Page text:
Army Evaluates Zero Trust Cybersecurity for JADC2
The Army wants to implement a zero trust cybersecurity framework as it transforms itself into a data-centric force. The service has seen how the technology can safeguard critical decision-making data that it wants to harness for future operations.
The Army recently heard pitches about technology that can protect critical decision-making that the Pentagon will process for future operations.
Raytheon Intelligence and Space demonstrated its Operational Zero Trust platform to service officials at this year’s Project Convergence experiment hosted by the Army, according to the company. Raytheon showcased the platform during the experiment’s inaugural “technology gateway” held in October at Yuma Proving Ground, Arizona, which served as an opportunity for Army officials to assess emerging technologies in operational environments.
During Raytheon’s presentations, the company used a digital model to scale Operational Zero Trust to accommodate different Army command levels and demonstrated the platform’s ability to detect and respond to malicious attacks in a warfighting environment, said Greg Grzybowski, account executive for the Defense Department Cyber Defense Account at Raytheon.
Project Convergence allows the Army to test technologies for joint all-domain command and control, also known as JADC2. The Pentagon-wide effort aims to link platforms through a single network that quickly transfers decision-making data between multiple sensors and shooters.
The data harnessed by the service for joint operations will need to be protected as it moves between endpoints, Grzybowski said.
“The idea here is you have to defend the data at all points, hence policy enforcement points and endpoint protection. If you’re doing that, the best way to do that is a zero trust design,” he said.
Zero trust cybersecurity is a framework that requires all users to be authenticated and authorized after every digital interaction. In addition, data in JADC2’s network cannot be trusted after it is collected and transferred until it is also verified, Grzybowski said.
The Army signaled it wants zero trust cybersecurity as part of its modernization efforts. The service released an updated cloud plan in October that, for the first time, included the implementation of zero trust architecture as one of its priorities.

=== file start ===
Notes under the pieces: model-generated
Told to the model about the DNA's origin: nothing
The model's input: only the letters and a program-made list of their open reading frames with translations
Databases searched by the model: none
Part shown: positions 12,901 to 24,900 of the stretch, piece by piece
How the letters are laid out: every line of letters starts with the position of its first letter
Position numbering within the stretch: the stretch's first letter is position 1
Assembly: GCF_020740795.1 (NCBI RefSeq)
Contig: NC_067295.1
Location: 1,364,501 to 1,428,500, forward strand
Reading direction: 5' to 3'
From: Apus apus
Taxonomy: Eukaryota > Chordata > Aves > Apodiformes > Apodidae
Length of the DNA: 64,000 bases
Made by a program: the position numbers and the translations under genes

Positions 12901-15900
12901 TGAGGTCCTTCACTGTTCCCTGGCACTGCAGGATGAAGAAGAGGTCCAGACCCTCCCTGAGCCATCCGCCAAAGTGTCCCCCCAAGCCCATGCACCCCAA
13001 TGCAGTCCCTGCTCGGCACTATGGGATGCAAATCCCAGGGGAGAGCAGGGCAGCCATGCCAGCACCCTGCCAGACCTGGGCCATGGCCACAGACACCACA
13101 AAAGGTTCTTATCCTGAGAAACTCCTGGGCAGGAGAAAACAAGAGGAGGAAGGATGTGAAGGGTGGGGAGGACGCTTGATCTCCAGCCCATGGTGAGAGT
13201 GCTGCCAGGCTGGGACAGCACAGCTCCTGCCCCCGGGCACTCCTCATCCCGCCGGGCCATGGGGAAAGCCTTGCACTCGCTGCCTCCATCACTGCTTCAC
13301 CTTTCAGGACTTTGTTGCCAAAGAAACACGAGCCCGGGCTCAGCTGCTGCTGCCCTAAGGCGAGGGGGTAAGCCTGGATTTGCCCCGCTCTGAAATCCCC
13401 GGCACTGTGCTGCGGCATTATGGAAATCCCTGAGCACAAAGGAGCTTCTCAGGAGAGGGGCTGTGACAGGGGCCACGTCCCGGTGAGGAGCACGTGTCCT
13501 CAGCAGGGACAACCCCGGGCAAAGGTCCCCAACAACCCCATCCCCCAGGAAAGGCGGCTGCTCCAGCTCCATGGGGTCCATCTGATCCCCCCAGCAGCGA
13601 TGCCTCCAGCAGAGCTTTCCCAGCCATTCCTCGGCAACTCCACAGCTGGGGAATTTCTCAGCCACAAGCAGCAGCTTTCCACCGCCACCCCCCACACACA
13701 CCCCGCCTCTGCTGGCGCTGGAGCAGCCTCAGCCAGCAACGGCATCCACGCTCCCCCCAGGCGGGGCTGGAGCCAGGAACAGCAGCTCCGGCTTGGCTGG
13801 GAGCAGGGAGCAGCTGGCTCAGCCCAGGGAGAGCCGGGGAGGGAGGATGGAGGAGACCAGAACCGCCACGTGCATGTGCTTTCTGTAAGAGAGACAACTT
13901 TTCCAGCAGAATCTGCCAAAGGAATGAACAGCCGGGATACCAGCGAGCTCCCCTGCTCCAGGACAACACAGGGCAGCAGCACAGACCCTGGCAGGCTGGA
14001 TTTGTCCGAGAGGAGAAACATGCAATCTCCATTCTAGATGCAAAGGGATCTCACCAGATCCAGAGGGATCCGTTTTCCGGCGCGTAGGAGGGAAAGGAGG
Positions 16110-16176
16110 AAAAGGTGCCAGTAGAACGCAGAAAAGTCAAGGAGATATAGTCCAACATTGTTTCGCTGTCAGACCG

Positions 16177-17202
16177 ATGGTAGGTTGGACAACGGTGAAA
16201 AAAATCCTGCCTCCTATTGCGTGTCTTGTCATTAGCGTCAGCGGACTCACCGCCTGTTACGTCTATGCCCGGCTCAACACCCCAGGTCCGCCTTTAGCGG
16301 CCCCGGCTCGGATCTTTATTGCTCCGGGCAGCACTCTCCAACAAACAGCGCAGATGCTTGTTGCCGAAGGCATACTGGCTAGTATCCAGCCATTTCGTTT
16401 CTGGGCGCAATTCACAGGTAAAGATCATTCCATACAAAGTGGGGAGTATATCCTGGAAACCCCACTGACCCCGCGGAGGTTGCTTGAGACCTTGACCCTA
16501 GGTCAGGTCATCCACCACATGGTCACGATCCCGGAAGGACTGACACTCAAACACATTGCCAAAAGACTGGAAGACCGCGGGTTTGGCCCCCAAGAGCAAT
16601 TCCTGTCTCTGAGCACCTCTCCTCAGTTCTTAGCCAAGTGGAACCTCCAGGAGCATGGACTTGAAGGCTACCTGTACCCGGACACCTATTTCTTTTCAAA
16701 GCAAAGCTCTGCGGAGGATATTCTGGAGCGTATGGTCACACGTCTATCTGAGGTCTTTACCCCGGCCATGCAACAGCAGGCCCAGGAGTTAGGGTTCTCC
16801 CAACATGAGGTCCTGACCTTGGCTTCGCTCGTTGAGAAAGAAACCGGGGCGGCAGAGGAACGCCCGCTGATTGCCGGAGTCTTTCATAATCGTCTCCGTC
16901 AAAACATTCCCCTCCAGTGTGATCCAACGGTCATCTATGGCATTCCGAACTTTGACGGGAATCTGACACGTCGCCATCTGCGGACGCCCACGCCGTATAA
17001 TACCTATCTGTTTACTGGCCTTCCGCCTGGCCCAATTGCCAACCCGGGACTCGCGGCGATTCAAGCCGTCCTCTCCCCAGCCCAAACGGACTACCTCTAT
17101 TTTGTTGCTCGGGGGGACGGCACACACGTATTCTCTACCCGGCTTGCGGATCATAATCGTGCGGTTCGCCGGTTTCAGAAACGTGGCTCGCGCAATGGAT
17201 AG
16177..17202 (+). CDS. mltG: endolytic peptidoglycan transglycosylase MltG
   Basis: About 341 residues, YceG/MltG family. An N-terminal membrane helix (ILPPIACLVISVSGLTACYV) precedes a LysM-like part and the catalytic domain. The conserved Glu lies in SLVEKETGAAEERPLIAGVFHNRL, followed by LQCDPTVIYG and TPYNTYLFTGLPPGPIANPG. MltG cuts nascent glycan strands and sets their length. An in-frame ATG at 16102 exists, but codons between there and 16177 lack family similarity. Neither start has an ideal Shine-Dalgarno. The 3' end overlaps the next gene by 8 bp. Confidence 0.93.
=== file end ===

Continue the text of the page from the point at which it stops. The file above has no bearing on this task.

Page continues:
“We’ve actually heard the Army and [Defense Department] talk about data as a new ammunition,” he said. “If I can’t secure every zero and one as it moves across the network, then there’s all kinds of attack surfaces that can be compromised.”
Operational Zero Trust combines technologies that act as data endpoint protections from Raytheon and other industry partners, including both zero trust policy enforcement points and cyber resiliency technologies, he said. This gives operators the ability to “plug and play” zero trust and cyber resiliency technology specific to their needs, he added.
Each partner’s endpoint protection employs different elements of cybersecurity for Army infrastructure — such as protecting its networking layer or mandating user access — that act as a defense mechanism against an adversary’s attack, Grzybowski said.
The “brains” of Operational Zero Trust is the company’s REDPro ZTX platform, Grzybowski said. It identifies malware attacks from endpoints and either responds to the attack or sends attack information to a higher command level for further analysis, he said. This can be done with preprogrammed scripts or by an operator, he added.
Raytheon hopes it can demonstrate how Operational Zero Trust can benefit the Army’s data security goals through further tests on service equipment in integration labs and in the field, he said.
“We’re trying to let the customer know in any way we can that it’s not a technology limitation,” he said. “It’s really about how you buy it and how you deploy it and how you work together across services that will get you interoperability.”